Review + Giveaway: Shadow on the Crown

I received this book for free from Publisher in exchange for an honest review. This does not affect my opinion of the book or the content of my review.

Review + Giveaway: Shadow on the CrownShadow on the Crown by Patricia Bracewell
Series: Emma of Normandy #1
Published by Viking Adult on February 7, 2013
Genres: Historical, Romance
Pages: 416
Format: Hardcover
Source: Publisher
Goodreads
four-half-stars

A rich tale of power and forbidden love revolving around a young medieval queen

In 1002, fifteen­-year-old Emma of Normandy crosses the Narrow Sea to wed the much older King Athelred of England, whom she meets for the first time at the church door. Thrust into an unfamiliar and treacherous court, with a husband who mistrusts her, stepsons who resent her and a bewitching rival who covets her crown, Emma must defend herself against her enemies and secure her status as queen by bearing a son.

Determined to outmaneuver her adversaries, Emma forges alliances with influential men at court and wins the affection of the English people. But her growing love for a man who is not her husband and the imminent threat of a Viking invasion jeopardize both her crown and her life.

Based on real events recorded in the Anglo-Saxon ChronicleShadow on the Crown introduces readers to a fascinating, overlooked period of history and an unforgettable heroine whose quest to find her place in the world will resonate with modern readers.

First Sentence: “She made a circuit of the clearing among the oaks, tree times round and three times back whispering spells of protection.”

Review:
I read a fair amount of historical fiction, but so much of it covers the same eras and places over and over again. Not that there’s not a lot to draw from in Tudor or Regency England, or from WWI and WWII, but it’s so refreshing to read historicals that draw from other eras, ones that I know less about. In fact, I knew nothing about the time period in which Shadow on the Crown is set, early eleventh century Europe, primarily England. Bracewell draws a brilliant portrait of a young woman sent to foreign shores to be Queen of England.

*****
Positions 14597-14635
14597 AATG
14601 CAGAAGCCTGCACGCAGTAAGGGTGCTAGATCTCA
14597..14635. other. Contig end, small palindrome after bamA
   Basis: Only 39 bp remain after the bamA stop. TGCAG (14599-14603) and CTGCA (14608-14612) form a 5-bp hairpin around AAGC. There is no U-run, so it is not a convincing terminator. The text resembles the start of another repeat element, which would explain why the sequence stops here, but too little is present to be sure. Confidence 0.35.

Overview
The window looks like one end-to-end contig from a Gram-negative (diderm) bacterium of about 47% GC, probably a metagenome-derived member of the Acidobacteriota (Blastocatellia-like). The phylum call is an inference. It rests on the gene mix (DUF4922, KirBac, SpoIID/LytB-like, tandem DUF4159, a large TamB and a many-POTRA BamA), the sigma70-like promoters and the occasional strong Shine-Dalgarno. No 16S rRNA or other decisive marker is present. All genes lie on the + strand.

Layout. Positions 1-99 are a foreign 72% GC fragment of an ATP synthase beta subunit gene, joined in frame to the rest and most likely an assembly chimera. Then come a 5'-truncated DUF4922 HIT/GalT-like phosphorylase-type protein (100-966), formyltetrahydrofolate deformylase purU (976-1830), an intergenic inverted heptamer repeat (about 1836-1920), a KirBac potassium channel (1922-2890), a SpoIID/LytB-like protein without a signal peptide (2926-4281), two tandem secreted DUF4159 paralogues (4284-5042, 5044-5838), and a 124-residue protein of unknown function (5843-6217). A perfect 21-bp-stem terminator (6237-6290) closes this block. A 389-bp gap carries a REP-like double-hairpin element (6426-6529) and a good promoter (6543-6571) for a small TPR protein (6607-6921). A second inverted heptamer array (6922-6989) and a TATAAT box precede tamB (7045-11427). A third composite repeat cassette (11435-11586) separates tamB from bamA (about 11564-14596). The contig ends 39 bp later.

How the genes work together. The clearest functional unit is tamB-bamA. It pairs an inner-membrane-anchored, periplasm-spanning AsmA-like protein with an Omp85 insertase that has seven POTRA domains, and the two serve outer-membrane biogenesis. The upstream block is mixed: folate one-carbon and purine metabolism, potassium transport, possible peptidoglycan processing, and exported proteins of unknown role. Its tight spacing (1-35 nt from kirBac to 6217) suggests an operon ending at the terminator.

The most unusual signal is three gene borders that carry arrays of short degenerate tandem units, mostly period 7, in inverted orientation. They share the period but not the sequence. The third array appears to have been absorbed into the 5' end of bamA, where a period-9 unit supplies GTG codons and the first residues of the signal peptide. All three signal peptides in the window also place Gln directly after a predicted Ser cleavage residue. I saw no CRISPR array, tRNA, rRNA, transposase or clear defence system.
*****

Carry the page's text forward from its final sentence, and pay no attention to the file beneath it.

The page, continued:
Shadow on the Crown captured me immediately. The beautiful writing and vibrant characters pulled me into this past era and made me want to stay there for a while. Bracewell has a knack for description and sets the scene so well. She introduces her rather large cast of similarly named characters with a deft hand, and I had no trouble remember which names corresponded to which characters.

Emma, though a product of her age, is not a weak woman by any means. In fact, her brother sends her to wed Athelred, King of England, instead of her older sister, because he thinks she will be of more use. Though intimidated by her new role in life, Emma does not cower or shrink. She confronts Athelred with her thoughts and opinions, though he has no wish to hear them. I love her for her spunk, and I felt horribly for every horrible thing she went through, of which there were many.

Emma’s relationship with Athelred is rocky. He is accustomed to a weaker wife, and ends up seeking pleasure in other arms, scheming ones. Though she doesn’t miss him, Emma needs an heir to cement her role as queen. Further complicating matters are Emma’s mutual feelings for someone so close to her but so out of reach. Their love is heartbreaking in its dedicatedness in the face of lack of hope.

All of the characters are well-drawn, not just Emma. Especially fascinating is Athelred, haunted by the memory of his brother Edward, slain so Athelred could have the crown. Beset by his inner demons, Athelred descends into ever-worsening spirals of paranoia and cruelty. Even Elgiva, the scheming sexpot from the Northern part of the country is more complex than she at first seems. I love that Bracewell took the time to add depth to even minor characters, like Hilde, daughter of a traitor.

In so much of the historical fiction I’ve read, England is a strong country, dominant on the political scene or at least a force to be reckoned with. In Shadow on the Crown, England is sorely pressed to keep the Vikings from taking over. Though there are not many conflicts that occur within the pages of the novel, the Vikings are a looming menace throughout. The Viking attack scenes that do happen are intense.

Towards the end, the pace of the book did slow a bit for me. I started worrying that everything would not be able to wrap up, and it didn’t. Evidently there are more books in the works, though this information is not yet on Goodreads, so I made up my own series title. I am not completely happy of the ending of this installment, but if I had the next book within reach, I would eagerly dive into it. I must know what happens to Emma, and will try to resist the urge to google that.

Historical fiction fans, do yourselves a favor and procure a copy of Patricia Bracewell’s Shadow on the Crown. I expect that I’ll be reading many more Bracewell books in the future.

Favorite Quote:

“‘You are not the first bride, Emma, to go to the bed of a foreign king, and you must be very clear about what is expected of you. Bear in mind that you go to your lord not as a woman, but as a queen. In the same way, he comes to you not as a man, but as a king. He will not be father to you, not lover, nor even friend. Do not expect it. All you can expect from his hands is what any of his subjects can expect, and that is justice and mercy. You, as queen, though, must demand one thing more. You must demand his respect. Never forget that for a moment, and never do anything that might cause you to forfeit it.'”

Giveaway:
The good folks at Penguin are offering up a giveaway copy to one of my readers in the US. Just fill out the Rafflecopter to enter!
a Rafflecopter giveaway

28 responses to “Review + Giveaway: Shadow on the Crown”

  1. Emily says: